Verse > Anthologies > William McCarty, ed. > The American National Song Book
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William McCarty, comp.  The American National Song Book.  1842.
 
On the Death of Commodore Oliver H. Perry
By John Gardiner Calkins Brainard (1795–1828)
 
“By strangers honour’d, and by strangers mourn’d.”—POPE.

HOW sad the note of that funereal drum,
  That’s muffled by indifference to the dead!
And how reluctantly the echoes come,
  On air that sighs not o’er that stranger’s bed,
  Who sleeps with death alone—O’er his young head        5
His native breezes never more shall sigh;
  On his lone grave the careless step shall tread,
And pestilential vapours soon shall dry
Each shrub that buds around—Each flower that blushes nigh.
 
Let Genius, poising on her full-fledged wing,        10
  Fill the charm’d air with thy deserved praise:
Of war, and blood, and carnage let her sing,
  Of victory and glory!—let her gaze
  On the dark smoke that shrouds the cannon’s blaze;
On the red foam that crests the bloody billow;        15
  Then mourn the sad close of thy shorten’d days;
Place on thy country’s brow the weeping willow,
And plant the laurels thick around thy last cold pillow.
 
No sparks of Grecian fire to me belong:
  Alike uncouth the poet and the lay:        20
Unskill’d to turn the mighty tide of song,
  He floats along the current as he may,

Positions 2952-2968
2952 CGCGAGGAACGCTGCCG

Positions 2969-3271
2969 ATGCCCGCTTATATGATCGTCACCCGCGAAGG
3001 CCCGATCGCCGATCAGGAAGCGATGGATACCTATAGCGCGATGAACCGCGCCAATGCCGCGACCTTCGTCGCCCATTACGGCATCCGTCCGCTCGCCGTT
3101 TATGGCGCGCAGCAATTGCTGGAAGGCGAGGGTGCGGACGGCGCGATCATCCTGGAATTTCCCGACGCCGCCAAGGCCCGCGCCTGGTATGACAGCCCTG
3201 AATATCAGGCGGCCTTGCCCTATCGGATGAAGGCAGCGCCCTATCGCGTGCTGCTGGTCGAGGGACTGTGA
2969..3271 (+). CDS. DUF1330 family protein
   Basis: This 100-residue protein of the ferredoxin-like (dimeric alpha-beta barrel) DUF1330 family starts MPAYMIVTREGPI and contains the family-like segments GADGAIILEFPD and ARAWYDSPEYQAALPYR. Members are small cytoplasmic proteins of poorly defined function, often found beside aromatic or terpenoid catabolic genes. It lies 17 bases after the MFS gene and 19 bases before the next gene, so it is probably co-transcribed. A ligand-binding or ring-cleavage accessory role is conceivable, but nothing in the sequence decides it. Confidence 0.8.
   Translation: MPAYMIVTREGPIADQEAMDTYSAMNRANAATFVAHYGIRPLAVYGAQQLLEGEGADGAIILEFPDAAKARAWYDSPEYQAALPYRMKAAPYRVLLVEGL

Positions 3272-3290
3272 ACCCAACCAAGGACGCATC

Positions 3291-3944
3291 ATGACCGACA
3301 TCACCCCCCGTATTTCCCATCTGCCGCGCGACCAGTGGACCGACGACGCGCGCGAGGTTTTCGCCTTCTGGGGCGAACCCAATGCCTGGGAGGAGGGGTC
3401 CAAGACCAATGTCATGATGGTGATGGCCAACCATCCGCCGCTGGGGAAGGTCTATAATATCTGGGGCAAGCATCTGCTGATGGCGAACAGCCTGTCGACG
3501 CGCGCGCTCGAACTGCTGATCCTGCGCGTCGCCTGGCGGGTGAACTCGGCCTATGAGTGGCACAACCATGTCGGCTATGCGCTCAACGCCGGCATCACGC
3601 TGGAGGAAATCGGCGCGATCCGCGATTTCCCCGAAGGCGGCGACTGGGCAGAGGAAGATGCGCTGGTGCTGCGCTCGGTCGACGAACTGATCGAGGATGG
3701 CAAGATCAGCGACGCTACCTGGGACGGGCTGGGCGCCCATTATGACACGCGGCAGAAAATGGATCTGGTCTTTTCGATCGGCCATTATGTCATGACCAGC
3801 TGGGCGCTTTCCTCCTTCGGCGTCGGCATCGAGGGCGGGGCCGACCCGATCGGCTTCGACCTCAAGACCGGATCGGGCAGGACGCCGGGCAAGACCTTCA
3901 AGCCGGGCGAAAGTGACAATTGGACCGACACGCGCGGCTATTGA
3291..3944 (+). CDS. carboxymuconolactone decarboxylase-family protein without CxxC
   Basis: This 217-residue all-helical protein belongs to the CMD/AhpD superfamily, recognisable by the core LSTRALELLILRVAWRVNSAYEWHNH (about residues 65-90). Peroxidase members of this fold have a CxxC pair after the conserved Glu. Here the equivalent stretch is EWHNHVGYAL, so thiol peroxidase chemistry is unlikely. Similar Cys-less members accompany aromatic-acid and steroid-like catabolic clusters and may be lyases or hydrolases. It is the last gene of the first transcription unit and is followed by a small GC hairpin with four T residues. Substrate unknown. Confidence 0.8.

The humble tribute of a tear to pay,
Another hand may choose another theme,
  May sing of Nelson’s last and brightest day,        25
Of Wolfe’s unequall’d and unrivall’d fame,
The wave of Trafalgar—the field of Abraham.
 
But if the wild winds of thy western lake
  Might teach a harp that fain would mourn the brave,
And sweep those strings a minstrel may not wake,        30
  Or give an echo from some secret cave
  That opens on romantic Erie’s wave,
The feeble chord would not be swept in vain;
  And though the sound might never reach thy grave,
Yet there are spirits here, that to the strain        35
Would send a still small voice responsive back again.
 
And though the yellow plague infest the air;
  Though noxious vapours blight the turf, where rest
The manly form, and the bold heart of war;
  Yet should that deadly isle afar be blest;        40
  For the fresh breezes of thy native west
Should seek and sigh around thy early tomb,
  Moist with the tears of those who loved thee best,
Scented with sighs of love; there grief should come,
And memory guard thy grave, and mourn thy hapless doom.        45
 
It may not be. Too feeble is the hand,
  Too weak and frail the harp, the lay too brief
To speak the sorrows of a mourning land,
  Weeping in silence for her youthful chief.
  Yet may an artless tear proclaim more grief        50
Than mock affection’s arts can ever show;
  A heart-felt sigh can give a sad relief,
Which all the sobs of counterfeited woe,
Trick’d off in foreign garb could ever hope to know.
 
 
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